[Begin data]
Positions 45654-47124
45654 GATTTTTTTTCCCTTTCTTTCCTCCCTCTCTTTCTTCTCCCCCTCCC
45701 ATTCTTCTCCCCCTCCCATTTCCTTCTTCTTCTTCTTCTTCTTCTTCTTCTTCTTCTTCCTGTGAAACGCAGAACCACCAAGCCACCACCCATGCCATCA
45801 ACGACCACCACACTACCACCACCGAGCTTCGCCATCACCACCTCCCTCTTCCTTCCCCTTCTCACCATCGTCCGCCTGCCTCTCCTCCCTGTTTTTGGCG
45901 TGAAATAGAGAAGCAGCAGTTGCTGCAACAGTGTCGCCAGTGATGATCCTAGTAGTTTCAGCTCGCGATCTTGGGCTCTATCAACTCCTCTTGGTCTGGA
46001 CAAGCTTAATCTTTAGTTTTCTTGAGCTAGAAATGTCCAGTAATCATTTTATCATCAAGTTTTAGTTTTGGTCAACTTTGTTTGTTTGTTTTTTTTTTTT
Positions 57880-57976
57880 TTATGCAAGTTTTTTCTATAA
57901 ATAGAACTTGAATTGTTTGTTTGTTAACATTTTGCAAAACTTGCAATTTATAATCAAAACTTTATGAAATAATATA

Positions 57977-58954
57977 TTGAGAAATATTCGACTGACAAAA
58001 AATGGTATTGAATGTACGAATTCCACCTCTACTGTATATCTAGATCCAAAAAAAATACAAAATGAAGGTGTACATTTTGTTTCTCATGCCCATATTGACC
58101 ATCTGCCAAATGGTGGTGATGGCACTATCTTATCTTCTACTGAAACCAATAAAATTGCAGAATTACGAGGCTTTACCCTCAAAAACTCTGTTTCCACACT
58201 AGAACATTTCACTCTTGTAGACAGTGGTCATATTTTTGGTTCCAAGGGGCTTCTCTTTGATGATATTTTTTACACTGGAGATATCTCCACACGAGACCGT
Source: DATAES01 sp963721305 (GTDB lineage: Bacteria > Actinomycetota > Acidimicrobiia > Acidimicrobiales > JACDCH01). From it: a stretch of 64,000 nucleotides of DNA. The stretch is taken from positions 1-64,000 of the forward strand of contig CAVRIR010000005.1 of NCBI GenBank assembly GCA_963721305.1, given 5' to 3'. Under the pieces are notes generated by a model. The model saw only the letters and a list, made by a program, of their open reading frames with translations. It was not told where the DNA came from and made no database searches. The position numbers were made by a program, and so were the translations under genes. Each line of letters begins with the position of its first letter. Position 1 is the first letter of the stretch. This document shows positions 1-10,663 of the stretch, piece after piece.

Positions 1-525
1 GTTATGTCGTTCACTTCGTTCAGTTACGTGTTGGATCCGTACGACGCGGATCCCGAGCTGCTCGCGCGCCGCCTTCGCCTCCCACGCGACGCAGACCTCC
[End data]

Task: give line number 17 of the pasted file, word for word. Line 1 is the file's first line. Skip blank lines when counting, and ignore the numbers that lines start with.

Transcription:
1 GTTATGTCGTTCACTTCGTTCAGTTACGTGTTGGATCCGTACGACGCGGATCCCGAGCTGCTCGCGCGCCGCCTTCGCCTCCCACGCGACGCAGACCTCC